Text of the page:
On the road again, we accidentally pass by the Trios Rivieres distillery on the highway. It’s hard to miss because of the unmistakable windmill. After finding a place to turn around and park, we arrive at the plantation which looks like it should be in Holland instead of the Caribbean. Traditionally, the distilleries in the Caribbean used a water wheel to power the mill that crushes the sugar cane to extract the cane juice. However, Trios Rivieres used a windmill and the power of the trade winds to run the mill instead. Very unique! Unfortunately like many of the distilleries we visit, this first step in production has been modernized to diesel power and this windmill is a thing of the past. Although it is a wonderful sight, we enjoyed watching it from the tasting room while we sipped the agricole rums.

After a morning of touring, we were in dire need of some sustenance to soak up all of the rum. We started out for Tartane, a peaceful beach town on picturesque
St. James Tasting RoomSt. James Tasting RoomSt. James Tasting Room

Jay and Chris hanging out at the St. James tasting room. We loved the rum so much we boaught a box.
Caravelle Peninsula on the windward side of the island. Of course, according to the map there is also a factory nearby and one on the way. Nearing the town of La Trinite we smell the unmistakable scent of hot sugarcane and decide to stop at what appears to be the Galion Distillery. While walking through the old buildings we hear and smell the rum making process, but cannot find the main building for tourists or the tasting room. Confusing?!?! So we eventually are forced to give up and continue on, our stomachs tell us to move forward towards nourishment and we head back out on the road. We finally arrive at the small seaside town with its row of small restaurants, specializing in "fruits de mer" (which literally translates to fruit of the sea, or seafood for all those who don’t speak French). We also see the ruins of Rhumerie Hardy, a distillery that hasn't been open in probably 100 years. Oh well, I guess that makes two distilleries that we won’t be visiting. But we still enjoy our leisurely meal here at a seaside restaurant (we have found lunch cannot be rushed) and take our espresso at the end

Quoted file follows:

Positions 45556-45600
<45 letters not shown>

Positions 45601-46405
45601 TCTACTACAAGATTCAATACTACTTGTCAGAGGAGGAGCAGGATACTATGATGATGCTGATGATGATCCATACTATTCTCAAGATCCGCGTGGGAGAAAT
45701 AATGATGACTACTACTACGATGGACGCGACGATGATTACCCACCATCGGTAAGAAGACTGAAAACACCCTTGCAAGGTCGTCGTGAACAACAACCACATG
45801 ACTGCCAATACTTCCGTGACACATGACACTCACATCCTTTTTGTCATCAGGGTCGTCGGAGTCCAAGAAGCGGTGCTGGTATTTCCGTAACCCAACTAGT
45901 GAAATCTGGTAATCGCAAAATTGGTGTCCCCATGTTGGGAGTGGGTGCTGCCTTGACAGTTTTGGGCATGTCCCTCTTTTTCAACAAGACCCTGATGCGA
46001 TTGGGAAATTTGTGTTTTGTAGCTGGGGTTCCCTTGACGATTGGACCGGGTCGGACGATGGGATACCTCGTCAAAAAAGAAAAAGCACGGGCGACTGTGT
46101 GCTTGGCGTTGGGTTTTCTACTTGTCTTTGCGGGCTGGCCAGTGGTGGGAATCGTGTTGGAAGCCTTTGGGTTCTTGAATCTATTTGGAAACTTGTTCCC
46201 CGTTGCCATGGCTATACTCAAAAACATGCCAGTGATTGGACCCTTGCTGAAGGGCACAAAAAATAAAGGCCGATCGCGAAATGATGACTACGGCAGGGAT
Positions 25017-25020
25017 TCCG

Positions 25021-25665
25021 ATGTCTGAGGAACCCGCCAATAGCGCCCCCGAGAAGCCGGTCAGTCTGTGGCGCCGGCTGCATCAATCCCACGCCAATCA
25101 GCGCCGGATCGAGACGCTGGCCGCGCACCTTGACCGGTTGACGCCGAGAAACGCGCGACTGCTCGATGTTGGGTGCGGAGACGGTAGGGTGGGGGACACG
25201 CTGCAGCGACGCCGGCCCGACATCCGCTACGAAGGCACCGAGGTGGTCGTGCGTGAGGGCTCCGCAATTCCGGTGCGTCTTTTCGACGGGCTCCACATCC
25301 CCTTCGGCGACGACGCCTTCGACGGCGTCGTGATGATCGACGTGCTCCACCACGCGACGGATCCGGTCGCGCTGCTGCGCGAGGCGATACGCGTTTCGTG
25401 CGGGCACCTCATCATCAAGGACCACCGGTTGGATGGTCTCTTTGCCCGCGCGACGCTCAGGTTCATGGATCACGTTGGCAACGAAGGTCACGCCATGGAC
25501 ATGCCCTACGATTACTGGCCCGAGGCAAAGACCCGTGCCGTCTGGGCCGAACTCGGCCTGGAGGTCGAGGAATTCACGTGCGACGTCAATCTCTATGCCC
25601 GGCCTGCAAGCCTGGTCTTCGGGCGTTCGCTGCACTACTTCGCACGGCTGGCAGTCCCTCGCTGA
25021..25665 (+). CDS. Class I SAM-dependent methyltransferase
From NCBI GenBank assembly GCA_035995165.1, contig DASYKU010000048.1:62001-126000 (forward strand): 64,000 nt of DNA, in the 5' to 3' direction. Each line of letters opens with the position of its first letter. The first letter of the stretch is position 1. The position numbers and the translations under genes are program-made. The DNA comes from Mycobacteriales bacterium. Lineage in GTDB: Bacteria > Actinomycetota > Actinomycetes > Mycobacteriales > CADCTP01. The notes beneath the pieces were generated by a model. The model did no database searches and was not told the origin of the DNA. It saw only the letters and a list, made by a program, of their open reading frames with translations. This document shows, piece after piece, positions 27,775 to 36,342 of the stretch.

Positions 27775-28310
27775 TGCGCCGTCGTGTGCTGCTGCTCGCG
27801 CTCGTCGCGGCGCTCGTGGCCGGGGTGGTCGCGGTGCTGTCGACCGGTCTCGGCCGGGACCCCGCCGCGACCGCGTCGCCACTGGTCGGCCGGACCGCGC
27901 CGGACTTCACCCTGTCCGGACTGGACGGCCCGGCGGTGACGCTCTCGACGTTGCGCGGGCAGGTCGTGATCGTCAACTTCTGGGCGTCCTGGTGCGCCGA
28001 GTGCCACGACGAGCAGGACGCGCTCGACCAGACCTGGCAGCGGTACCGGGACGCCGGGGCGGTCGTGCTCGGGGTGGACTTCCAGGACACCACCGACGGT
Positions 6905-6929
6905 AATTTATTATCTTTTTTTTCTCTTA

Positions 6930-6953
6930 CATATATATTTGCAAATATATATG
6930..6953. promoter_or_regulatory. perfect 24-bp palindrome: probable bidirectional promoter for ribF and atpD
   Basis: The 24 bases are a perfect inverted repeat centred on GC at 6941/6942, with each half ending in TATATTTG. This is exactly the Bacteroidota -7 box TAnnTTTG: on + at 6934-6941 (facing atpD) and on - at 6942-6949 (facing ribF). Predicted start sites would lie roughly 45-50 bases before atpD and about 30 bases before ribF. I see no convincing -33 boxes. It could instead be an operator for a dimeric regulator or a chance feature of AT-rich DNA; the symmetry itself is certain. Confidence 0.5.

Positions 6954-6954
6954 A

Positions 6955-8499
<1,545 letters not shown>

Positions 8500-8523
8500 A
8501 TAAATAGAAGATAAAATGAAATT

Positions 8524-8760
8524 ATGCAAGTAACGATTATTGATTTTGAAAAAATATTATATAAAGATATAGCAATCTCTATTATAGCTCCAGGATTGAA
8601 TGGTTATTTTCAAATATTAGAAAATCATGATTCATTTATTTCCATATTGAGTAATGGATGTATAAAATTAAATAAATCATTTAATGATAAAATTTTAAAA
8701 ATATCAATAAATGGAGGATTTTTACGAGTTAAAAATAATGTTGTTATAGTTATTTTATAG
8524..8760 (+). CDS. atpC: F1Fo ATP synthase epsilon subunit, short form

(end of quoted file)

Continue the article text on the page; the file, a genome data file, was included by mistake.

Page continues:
Barrel of St. James RumBarrel of St. James RumBarrel of St. James Rum

In the rum museum we saw how they measured the rum- the final amount is always a little less due to evaporation. They call this the angel's share.
of the meal. To our surprise, the espresso comes with sugar packets from the "Galion Sugar" plant, which we mistook for a rum factory. No wonder why no one expected us to be there, they are not very used to visitors wanting to taste sugar packets, thus no tasting room. How funny! We have a good chuckle at our mistake and make plans to visit 2 more plan distilleries before the end of the day. But decide to keep one Galion sugar packet from the table for nostalgia.

On arriving at St. James, the next distillery on our quest, we are struck by the size of the entire operation. Set at the edge of the town of Saint Marie, the fields of cane rise up behind the town to the top of the hills as far as the eye can see. The distillery and other warehouses for production are huge. We tour the rum museum there, which is located in the beautiful, refurbished plantation house and contains old pictures and the equipment used in rum production. Very cool! Then we realize that in order to take a tour of the entire operation you must ride on a train around
Habitation Saint-EtienneHabitation Saint-EtienneHabitation Saint-Etienne

The distellery at HSE, one of our favorite stops on our Rhum tour.
the plantation, thru the sugar cane fields, with a stop at the distillery and the bottling plant. Time and weather (it is now raining of course) are not on our side and we enjoy looking at the items in the museum, but forego the train ride. Bummer! Then it is a stop at the tasting room, which is set up at a giant mahogany bar and is one of the best we have seen so far. The rum here is also excellent, so we buy another box. While sipping our Ti Punch at the bar, we talk to some of the other tourists from France and learn that St. James is the most famous brand of rum back in Paris. Who knew? Afterwards we depart, missing out on the train ride but insist that we will be back. You always have to leave out something to give an excuse to return!